Engineering

Some Characteristics of Threonine Transport Across the Blood-Brain Barrier of the Rat

Description
Abstract: Threonine entry into brain is altered by diet-induced changes in concentrations of plasma amino acids, especially the small neutrals. To study this finding further, we compared effects of various amino acids (large and small neutrals,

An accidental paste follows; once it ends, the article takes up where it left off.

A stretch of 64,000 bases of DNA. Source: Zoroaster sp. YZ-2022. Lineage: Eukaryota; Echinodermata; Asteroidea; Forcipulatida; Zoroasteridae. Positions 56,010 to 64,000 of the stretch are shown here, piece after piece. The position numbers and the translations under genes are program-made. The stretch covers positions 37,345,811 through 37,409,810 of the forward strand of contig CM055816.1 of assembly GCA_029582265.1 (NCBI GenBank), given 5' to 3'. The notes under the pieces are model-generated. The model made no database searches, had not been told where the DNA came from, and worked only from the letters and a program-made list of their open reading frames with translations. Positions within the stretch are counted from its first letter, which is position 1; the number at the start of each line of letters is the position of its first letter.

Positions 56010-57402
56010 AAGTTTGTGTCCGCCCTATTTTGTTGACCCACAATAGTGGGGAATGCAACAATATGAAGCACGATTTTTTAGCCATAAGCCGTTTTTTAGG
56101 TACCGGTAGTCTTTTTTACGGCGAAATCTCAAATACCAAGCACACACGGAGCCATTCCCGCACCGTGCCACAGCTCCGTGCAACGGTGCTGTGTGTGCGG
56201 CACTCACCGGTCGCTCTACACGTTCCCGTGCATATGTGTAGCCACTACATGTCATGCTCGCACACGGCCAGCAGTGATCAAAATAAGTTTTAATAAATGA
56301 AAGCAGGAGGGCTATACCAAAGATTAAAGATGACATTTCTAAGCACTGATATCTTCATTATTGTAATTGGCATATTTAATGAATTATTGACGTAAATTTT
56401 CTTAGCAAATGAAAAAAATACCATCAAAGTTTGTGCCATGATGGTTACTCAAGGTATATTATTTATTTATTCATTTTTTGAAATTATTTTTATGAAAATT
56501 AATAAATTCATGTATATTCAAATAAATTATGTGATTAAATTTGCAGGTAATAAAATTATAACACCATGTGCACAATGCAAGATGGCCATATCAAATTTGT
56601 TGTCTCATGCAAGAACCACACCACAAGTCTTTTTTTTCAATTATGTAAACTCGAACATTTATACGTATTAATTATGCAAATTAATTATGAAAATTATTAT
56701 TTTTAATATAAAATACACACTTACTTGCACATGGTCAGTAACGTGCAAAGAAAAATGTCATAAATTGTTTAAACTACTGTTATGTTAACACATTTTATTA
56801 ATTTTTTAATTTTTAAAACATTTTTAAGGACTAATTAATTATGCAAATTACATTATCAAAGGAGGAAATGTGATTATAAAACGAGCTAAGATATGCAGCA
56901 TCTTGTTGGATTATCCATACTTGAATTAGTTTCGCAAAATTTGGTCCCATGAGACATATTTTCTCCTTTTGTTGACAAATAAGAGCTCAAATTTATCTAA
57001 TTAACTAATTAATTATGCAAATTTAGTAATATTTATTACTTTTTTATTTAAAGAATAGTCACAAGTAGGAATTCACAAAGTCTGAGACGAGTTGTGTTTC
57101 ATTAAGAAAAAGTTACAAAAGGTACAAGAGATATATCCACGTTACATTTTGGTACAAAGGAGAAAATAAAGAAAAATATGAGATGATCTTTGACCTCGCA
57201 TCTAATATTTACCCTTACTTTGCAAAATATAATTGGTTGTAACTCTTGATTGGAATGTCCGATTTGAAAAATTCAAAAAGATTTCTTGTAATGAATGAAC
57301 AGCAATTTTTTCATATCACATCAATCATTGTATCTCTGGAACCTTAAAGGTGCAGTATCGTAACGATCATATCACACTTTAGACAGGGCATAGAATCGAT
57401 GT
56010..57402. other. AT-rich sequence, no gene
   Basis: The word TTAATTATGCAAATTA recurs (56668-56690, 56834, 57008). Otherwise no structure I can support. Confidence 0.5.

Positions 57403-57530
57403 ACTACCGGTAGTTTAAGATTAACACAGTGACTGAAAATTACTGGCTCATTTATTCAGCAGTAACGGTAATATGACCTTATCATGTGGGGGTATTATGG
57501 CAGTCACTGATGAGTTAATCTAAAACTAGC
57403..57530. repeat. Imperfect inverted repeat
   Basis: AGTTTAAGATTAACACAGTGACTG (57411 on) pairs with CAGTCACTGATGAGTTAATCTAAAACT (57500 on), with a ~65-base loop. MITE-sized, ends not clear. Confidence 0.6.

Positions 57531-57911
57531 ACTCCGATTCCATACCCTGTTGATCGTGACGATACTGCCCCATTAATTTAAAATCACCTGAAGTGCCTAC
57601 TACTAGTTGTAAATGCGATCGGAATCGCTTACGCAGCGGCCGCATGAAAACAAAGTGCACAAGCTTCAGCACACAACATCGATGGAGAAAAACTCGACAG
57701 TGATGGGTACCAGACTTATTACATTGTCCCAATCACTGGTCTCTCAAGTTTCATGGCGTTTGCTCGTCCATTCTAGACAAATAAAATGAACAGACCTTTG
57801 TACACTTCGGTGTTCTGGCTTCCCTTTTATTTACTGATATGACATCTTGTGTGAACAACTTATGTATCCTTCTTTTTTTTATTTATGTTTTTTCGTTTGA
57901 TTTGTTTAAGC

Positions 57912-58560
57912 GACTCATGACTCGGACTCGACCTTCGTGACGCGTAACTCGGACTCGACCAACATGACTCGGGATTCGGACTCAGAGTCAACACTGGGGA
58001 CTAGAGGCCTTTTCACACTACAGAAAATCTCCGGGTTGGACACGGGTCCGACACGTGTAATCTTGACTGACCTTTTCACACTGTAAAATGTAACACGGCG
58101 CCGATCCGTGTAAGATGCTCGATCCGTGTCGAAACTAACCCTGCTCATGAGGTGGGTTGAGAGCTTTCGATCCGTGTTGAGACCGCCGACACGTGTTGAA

Categories
Published
of 9
All materials on our website are shared by users. If you have any questions about copyright issues, please report us to resolve them. We are always happy to assist you.
Related Documents
Share
Transcript